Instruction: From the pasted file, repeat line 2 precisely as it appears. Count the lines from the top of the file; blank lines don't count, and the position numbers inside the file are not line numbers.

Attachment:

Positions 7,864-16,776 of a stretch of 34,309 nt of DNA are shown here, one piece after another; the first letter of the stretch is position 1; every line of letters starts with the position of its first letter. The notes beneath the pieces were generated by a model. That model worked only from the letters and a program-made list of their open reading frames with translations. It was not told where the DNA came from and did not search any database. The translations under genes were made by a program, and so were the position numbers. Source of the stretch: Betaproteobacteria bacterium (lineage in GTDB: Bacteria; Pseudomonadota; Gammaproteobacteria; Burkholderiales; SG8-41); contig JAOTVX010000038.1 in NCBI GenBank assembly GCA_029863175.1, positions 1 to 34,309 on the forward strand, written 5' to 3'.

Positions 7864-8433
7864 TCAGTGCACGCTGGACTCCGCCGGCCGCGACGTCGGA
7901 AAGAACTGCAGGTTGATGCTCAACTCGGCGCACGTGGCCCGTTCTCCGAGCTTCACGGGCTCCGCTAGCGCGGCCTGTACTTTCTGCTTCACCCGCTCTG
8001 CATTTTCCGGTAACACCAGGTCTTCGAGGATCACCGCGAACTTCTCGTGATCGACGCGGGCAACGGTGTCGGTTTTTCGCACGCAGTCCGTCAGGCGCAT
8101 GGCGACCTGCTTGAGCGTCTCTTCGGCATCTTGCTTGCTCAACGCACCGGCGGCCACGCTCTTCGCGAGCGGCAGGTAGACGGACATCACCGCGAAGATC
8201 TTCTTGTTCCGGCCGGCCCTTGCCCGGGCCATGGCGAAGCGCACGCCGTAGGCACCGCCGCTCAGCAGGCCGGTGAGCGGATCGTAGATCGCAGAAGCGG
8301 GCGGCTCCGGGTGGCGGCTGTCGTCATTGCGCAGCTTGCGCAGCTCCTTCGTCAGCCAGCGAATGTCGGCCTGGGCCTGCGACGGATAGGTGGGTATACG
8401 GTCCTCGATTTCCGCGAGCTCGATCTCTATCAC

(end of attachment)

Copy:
Positions 7864-8433